Once a culture takes hold on a site, it is very hard to change. People building social media sites should be careful to think through the implications of their UI (including such mechanics as keeping score and exposing popularity) as their choices will likely have long term implications that can’t be easily reversed by a subsequent tweak to UI.

I’d love to hear other examples of sites where the dominant culture is a function of UI.

UPDATE: Bokardo has a good related post on how changes to Digg’s UI changed its culture

Improving copy; an easy way to increase user interaction August 5, 2007

Posted by jeremyliew in Consumer internet, copy, interaction, Internet, usability, viral, viral marketing, web 2.0.
5 comments

Wired’s August edition has a good article about how newspapers are putting their readers to work which is worth reading. But one section that jumped out at me has broader applicability:

A GetPublished! button features prominently on many Enquirer Web pages, and the submissions land in Parker’s queue. They almost never resemble anything commonly considered journalism.

“It used to read, ‘Be a Citizen Journalist,'” Parker says. “And no one ever clicked on it. Then we called it ‘Neighbor to Neighbor,’ and still nothing. For some reason, ‘Get Published’ was the magic phrase.”

Changing copy can make a huge difference in your level of user interaction.

Direct marketers have known about the importance of good copy for years. Good email marketers constantly test and refine subject lines to improve open rates. Many best practices in email marketing subject lines have evolved that are often directly applicable to other areas. The same is true of the best lead generation businesses who are constantly tweaking their landing page copy and form-fill flow to maximize the completion rate.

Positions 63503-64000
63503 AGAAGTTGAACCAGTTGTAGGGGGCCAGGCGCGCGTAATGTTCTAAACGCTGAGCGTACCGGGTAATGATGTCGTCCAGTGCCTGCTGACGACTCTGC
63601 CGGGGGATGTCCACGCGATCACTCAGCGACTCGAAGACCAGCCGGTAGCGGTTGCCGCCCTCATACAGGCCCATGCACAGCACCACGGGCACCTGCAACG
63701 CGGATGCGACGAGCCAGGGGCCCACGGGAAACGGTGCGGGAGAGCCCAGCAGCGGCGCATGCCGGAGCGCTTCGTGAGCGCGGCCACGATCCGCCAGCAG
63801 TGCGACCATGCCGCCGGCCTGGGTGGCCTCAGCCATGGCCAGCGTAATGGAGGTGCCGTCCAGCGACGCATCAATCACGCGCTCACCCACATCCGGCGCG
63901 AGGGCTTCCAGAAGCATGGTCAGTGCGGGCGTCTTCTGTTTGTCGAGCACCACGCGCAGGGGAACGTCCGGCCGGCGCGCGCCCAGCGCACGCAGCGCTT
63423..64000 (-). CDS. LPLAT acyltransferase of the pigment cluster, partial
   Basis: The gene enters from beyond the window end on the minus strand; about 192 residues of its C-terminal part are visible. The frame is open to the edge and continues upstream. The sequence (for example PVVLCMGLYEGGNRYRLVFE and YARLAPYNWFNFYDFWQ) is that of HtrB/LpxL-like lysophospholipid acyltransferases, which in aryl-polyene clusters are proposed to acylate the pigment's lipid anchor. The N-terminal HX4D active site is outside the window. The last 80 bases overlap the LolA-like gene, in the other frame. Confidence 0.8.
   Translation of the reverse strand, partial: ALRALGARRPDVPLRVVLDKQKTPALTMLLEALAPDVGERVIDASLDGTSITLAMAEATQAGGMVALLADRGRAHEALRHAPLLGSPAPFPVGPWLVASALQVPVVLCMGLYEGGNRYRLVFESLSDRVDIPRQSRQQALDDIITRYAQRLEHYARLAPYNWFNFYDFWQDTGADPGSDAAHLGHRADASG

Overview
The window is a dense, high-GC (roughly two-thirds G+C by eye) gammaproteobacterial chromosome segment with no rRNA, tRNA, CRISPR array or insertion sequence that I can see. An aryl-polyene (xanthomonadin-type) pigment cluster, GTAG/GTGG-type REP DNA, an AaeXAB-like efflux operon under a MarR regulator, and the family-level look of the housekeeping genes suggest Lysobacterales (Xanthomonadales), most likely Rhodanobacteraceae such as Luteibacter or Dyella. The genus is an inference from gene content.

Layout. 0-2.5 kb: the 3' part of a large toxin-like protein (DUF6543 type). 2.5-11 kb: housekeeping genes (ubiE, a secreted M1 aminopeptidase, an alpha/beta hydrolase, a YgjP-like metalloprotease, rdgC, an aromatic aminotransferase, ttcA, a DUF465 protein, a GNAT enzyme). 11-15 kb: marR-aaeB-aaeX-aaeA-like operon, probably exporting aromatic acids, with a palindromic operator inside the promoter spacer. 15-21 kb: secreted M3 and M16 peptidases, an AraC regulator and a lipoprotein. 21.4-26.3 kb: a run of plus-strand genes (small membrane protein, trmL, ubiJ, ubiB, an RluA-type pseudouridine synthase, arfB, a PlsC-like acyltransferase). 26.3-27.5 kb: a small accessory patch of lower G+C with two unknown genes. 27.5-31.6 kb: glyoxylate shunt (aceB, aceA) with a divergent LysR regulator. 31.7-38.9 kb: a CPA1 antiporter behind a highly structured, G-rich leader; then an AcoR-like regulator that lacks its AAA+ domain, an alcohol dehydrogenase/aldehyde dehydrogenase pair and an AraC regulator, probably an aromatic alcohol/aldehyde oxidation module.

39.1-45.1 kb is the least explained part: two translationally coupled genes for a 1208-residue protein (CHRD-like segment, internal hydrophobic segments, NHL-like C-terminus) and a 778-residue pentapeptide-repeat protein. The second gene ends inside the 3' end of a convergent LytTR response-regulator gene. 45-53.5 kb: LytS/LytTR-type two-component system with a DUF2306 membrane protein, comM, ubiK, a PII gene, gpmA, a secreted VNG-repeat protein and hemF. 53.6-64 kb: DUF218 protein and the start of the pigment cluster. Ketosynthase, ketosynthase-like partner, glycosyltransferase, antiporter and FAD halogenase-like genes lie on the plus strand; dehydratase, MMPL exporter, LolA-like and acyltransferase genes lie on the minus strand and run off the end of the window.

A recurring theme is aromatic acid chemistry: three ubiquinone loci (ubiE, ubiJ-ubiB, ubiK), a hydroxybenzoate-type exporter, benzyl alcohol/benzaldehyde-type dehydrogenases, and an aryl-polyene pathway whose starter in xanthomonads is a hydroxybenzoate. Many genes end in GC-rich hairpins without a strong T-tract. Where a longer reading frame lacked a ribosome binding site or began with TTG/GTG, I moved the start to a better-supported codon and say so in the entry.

Copy can improve interaction rates in media businesses as well as these more transactional examples. Another example is in social media optimization (an element of search engine optimization). For example, this list of the top 101 advertising headlines ever written (top 10 excerpted here):

1. They laughed when I sat down at the piano – but when I started to play!
2. They grinned when the waiter spoke to me in French – but their laughter changed to amazement
at my reply.
3. Do you make these mistakes in English?
4. Can You Spot These 10 Decorating Sins?
5. How a “fool stunt” made me a star salesman
6. How a strange accident saved me from baldness
7. Who else wants a screen star figure?
8. Who else wants a lighter cake – in half the mixing time?
9. Free to brides – $2 to others
10. Free to high school teachers – $6 to others

may seem dated, but many of them follow the same rules for headlines that help your article get Dugg today.

Email virality and other forms of viral marketing can also often be tuned and improved through better copy. When dealing with email invitations from friends, more social messages may be more effective than the hard-sell/call-to-action type copy of the examples linked to above. For example, Flixster (a Lightspeed portfolio company) asks in the email subject:

Do we like the same movies?

while Tagged‘s subject line is

[Friend] has Tagged you 🙂

In both cases the actual copy is important, but more important is the fact that the companies constantly A:B test their copy to optimize and improve their conversion rates.

The takeaway here is that, although technology startups full of top notch engineers often look to improving the product to improve user interaction rates, sometimes something as simple as a change in words can have much the same result.

I’d like to hear from readers of examples of how small changes in copy improved their user interaction rates. [Note the call to action!]